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Incorporations

Incorporations

A corporation is used to limit liability for business ventures, organize ownership of a business ventures, or for tax or estate planning objectives. A corporation is owned by its shareholders and run by its officers. The directors and officers are appointed each year by its shareholders.

The incorporation process starts with naming the new corporation. Corporations can be named or identified by number. In both cases, corporations need to be identified as corporations with the word “incorporated” or “Inc.”, “limited” or “Ltd.” or “corporation” or “Corp.” in the name. If using a name, NUANS search must be done before a new corporation name can be reserved.

Naming a corporation offers some protection and exclusivity for use of the name, but it is not the same as a Trademark. A registered trademark offers total exclusivity throughout Canada. An unregistered trademark has exclusivity limited by the scope and use of its goodwill. Thus, a named company generally offers some protection but tends to be more local in nature. Be sure to discuss this issue with your lawyer to find out what is right for your company.

The share structure of a corporation is set out in its articles of incorporation. The corporation’s bylaws set out its shareholder voting and administration procedures. These documents can be tailored to the needs of the incorporating shareholders. Such things as the right to vote on shareholder resolutions, a share in dividends, or a share in the corporation’s equity upon wind up are set out in these documents.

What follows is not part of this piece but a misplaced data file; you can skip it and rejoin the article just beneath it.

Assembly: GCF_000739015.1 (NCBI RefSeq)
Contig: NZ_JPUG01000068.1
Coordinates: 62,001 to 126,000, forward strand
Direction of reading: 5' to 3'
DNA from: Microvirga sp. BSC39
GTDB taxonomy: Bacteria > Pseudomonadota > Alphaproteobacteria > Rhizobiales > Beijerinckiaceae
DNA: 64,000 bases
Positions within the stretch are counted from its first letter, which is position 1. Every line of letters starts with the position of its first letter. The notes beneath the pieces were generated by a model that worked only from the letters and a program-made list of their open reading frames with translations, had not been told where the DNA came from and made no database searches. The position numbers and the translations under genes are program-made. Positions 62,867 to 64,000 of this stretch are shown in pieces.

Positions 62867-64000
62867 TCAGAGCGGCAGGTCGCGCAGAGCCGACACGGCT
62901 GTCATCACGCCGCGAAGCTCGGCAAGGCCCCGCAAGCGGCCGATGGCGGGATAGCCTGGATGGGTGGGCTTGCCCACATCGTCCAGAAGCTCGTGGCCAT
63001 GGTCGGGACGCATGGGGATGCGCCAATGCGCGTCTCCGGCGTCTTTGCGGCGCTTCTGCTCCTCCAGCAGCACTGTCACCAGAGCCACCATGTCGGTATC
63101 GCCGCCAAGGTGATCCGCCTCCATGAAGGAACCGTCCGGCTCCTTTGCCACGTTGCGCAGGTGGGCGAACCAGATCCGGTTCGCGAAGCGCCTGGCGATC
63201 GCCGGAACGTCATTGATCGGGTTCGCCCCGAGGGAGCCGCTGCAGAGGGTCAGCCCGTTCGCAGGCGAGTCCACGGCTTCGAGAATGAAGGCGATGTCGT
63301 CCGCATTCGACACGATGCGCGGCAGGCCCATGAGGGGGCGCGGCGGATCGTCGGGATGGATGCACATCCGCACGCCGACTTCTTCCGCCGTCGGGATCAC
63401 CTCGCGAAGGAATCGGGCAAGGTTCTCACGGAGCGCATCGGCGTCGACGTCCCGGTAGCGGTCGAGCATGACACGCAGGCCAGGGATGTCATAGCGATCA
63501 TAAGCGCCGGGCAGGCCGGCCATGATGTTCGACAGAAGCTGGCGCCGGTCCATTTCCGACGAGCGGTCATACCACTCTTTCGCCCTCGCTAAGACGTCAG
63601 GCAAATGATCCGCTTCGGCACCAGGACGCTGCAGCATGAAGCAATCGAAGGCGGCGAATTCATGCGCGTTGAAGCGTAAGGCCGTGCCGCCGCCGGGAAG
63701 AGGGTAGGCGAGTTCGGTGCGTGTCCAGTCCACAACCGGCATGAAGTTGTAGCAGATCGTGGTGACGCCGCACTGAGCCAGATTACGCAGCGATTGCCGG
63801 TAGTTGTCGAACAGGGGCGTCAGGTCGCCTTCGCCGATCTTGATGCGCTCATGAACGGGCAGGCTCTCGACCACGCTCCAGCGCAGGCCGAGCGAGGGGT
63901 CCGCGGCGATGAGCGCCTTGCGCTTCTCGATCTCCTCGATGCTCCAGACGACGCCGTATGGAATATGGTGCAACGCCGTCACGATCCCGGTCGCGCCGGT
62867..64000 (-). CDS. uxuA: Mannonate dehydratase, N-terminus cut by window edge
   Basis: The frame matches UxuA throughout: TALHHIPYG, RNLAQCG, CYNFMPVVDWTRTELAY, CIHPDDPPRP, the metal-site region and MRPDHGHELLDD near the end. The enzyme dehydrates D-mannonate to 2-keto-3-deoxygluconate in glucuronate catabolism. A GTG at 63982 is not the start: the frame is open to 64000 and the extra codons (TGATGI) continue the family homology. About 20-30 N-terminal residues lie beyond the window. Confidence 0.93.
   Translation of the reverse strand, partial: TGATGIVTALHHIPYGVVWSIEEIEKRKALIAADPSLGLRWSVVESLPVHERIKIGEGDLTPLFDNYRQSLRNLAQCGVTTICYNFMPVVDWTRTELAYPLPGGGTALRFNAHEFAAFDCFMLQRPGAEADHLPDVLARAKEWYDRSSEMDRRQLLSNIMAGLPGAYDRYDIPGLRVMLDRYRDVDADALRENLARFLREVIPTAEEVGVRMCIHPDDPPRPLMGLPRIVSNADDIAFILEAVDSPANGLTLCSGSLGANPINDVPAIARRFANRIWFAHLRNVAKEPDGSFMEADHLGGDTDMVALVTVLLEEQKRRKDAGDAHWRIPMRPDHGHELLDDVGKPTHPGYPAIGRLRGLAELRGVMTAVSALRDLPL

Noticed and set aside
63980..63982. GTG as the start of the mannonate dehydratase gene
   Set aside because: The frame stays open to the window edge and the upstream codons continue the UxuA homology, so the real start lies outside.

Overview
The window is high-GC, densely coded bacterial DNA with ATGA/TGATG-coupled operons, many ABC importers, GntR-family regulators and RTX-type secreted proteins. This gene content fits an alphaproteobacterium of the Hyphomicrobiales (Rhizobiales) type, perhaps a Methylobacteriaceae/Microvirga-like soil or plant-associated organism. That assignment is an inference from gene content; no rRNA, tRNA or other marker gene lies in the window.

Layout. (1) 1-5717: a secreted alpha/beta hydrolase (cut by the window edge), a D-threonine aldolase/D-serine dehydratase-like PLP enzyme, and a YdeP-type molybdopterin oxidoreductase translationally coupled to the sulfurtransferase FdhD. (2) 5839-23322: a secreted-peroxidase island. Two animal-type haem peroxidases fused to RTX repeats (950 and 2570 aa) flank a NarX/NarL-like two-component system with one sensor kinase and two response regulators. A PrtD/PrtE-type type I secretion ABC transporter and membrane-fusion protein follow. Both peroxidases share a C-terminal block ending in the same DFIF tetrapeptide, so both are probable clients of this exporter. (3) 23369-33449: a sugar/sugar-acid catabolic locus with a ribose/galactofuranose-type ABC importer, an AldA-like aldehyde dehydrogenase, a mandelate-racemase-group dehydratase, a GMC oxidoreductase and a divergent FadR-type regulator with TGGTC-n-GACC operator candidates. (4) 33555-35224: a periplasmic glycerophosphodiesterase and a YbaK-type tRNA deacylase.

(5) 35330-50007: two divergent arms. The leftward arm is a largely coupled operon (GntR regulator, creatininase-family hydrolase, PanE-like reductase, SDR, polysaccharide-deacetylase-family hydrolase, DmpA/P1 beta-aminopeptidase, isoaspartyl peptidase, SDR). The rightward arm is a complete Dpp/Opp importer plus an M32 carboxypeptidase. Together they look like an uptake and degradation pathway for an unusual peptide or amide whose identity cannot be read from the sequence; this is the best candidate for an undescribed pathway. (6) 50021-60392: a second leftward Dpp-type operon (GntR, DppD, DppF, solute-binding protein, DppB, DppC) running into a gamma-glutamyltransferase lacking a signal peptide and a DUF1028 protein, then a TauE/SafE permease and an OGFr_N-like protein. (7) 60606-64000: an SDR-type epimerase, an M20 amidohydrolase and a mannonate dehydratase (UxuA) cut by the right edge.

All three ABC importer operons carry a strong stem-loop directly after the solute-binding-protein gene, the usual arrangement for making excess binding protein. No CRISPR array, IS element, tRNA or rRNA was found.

The share structure can also be tax driven because certain share structures allow certain types of tax planning such as the payment of dividends. Setting up the share structure is often done in consultation with a tax accountant with experience in corporate tax. If you do not know someone, we can refer you to the right person.

The new corporation’s shareholders and officers are selected at incorporation. If there is more than one shareholder, a unanimous shareholder’s agreement (“USA”) may be important to set out the rights of shareholders to acquire more shares, force other shareholders out, or sell their shares. As corporations are administered according to the majority of voting shares, shareholder agreements can be crucial.

A USA is also an essential tool to set out all parties’ expectations. Many a friendship has been ruined by going into a business partnership only to find out each person had different expectations and a dispute resulted. As good fences make good neighbours, a good USA make good business relations between shareholders.

A new corporation must select a registered office where legal documents can be delivered and a records address where the corporation’s minute book is kept.

Once incorporation has taken place, share certificates are created and usually kept in the corporation’s minute book along with all of the other records required to administer the corporation on an ongoing basis.

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